Marc Elrich's ideal for Montgomery County couldn't be described as worse - or better, for that matter. When asked about what he'd like to see forty years from now, he responds, "That's really complex. Like, woebegone comes to mind." Creases form in his forehead. "I'd like to see a county where our kids are reasonably successful in school," he continues. "Having communities that are safe and people want to live in . . . being able to find work within a reasonable commute . . . dealing with the transportation system so we don't continue to slide into gridlock."
Note the repetition of "reasonable." Marc Elrich doesn't make the sort of big promises for Montgomery County that gets other politicians in trouble. In fact, if Elrich had a grand vision for the County, maybe it's of a place where grand visions take a backseat to pragmatic governance, the sort for which Montgomery County's become famous for over the years.
"You come in with ideas . . . but you don't come in with all the information."But that isn't what our elected officials have been doing lately. "People say 'well, growth's just gonna happen' . . . but it's not like we can't manage it better," he says. "When it's something [people] wanna do, they're powerful. And when it's something they don't wanna do, they're powerless."
Because of that mentality, our elected officials have been making a lot of promises they may not be able to keep, especially in regards to transportation. "Legislators are gonna be very reluctant to give us ICC, CCT, the Purple Line, the $500 million that Metro wants," he insists. "The State legislators say 'Montgomery County just did off three billion dollars [the cost of the ICC alone] . . . they're not getting anything else.'"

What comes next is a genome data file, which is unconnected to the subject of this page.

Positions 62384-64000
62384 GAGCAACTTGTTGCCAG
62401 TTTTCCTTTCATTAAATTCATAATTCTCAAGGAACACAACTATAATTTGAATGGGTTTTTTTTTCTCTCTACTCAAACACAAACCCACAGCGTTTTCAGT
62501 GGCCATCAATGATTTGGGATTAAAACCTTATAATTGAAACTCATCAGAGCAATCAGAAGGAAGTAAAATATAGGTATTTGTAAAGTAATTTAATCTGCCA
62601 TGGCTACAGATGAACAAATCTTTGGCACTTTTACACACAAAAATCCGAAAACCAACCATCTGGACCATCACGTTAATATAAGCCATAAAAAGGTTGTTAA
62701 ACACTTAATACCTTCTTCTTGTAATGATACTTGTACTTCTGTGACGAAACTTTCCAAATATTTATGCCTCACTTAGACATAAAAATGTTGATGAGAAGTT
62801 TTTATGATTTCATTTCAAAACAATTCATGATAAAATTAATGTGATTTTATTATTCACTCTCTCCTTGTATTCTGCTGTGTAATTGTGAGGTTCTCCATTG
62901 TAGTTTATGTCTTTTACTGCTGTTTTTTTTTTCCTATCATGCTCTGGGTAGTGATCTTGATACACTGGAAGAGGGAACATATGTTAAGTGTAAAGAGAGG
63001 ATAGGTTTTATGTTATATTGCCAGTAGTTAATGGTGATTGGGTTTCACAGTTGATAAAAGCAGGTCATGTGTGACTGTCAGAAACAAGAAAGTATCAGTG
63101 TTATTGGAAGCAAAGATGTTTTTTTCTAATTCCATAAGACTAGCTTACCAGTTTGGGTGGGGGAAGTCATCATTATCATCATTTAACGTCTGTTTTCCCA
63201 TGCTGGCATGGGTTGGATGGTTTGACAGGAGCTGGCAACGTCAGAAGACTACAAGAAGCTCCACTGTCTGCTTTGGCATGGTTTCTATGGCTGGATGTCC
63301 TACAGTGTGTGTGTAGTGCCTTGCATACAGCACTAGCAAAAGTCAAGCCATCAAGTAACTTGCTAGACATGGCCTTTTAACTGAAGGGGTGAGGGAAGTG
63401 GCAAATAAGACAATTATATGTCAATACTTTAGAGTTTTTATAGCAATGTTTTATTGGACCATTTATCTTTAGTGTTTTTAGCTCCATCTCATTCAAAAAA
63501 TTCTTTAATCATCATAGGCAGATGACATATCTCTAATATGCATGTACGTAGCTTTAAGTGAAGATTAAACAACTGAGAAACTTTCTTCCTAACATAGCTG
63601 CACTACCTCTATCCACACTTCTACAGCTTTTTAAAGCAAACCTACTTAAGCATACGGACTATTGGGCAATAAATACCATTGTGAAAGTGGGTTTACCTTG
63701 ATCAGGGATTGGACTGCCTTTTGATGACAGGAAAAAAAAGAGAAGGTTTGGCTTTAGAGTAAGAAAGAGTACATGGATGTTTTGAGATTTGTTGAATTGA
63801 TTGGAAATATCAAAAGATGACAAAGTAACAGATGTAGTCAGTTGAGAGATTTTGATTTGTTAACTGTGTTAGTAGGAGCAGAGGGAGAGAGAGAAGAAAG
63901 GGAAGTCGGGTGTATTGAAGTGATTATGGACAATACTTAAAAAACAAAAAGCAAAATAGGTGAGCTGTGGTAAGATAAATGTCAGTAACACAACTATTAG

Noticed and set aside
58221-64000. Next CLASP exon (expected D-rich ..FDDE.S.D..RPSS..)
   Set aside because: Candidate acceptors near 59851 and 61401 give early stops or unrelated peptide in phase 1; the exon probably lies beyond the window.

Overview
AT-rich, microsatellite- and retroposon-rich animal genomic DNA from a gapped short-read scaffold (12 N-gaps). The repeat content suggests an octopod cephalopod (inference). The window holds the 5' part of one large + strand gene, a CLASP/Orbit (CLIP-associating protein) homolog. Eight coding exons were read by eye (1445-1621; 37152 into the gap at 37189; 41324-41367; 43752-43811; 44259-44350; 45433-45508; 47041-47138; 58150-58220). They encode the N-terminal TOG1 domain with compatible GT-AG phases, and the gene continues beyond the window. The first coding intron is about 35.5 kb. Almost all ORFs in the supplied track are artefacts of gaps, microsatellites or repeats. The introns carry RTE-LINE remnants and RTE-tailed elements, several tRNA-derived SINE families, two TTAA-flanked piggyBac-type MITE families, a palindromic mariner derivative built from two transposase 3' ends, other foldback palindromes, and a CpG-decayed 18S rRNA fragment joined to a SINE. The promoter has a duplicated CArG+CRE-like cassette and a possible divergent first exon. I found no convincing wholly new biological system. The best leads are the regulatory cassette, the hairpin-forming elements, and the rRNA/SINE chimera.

"I'd like to ask [Governor Martin] O'Malley, 'How much money are we really gonna get?'"
"We oughta prioritize the two rail projects over the ICC," Elrich proposes. "The purpose of the ICC is going to be undermined by the way the ICC is funded," referring to the high tolls that may be charged on the highway, sending drivers back to local roads and exacerbating traffic. Meanwhile, he says, "it's just gonna open up that part of the County to still more development."
"I think we're far less successful than we say we are."The frustrations of local politics have certainly taken a toll on Elrich's daily life over the past few months. When asked about how many engagements he has on a normal day, Elrich responds, "I can't even average them. My weeks seem endless, and my weekends do too. Dale [Tibbitts, his chief of staff] will show me my schedule, and I'll say, 'what have you done to my life today?'" It's a far cry from his days of teaching fifth grade at Rolling Terrace Elementary School in Takoma Park. "Being a teacher, there's something satisfying every day, and that doesn't happen here," Elrich says.
"I think we're far less successful than we say we are," Elrich notes. Living in the county for nearly a half-century, he's seen us go from bedroom community to economic powerhouse. To him, it's clear that we have a long way to go in becoming the kind of all-inclusive, supportive community we appear to be. While big promises may not be his style, Marc Elrich remains committed to making that ideal a reality.
But, before I go, he has one more thing to tell me: "For the record, I have yet to have a NeighborsPAC meeting," he says. "Lots of developers, no NeighborsPAC."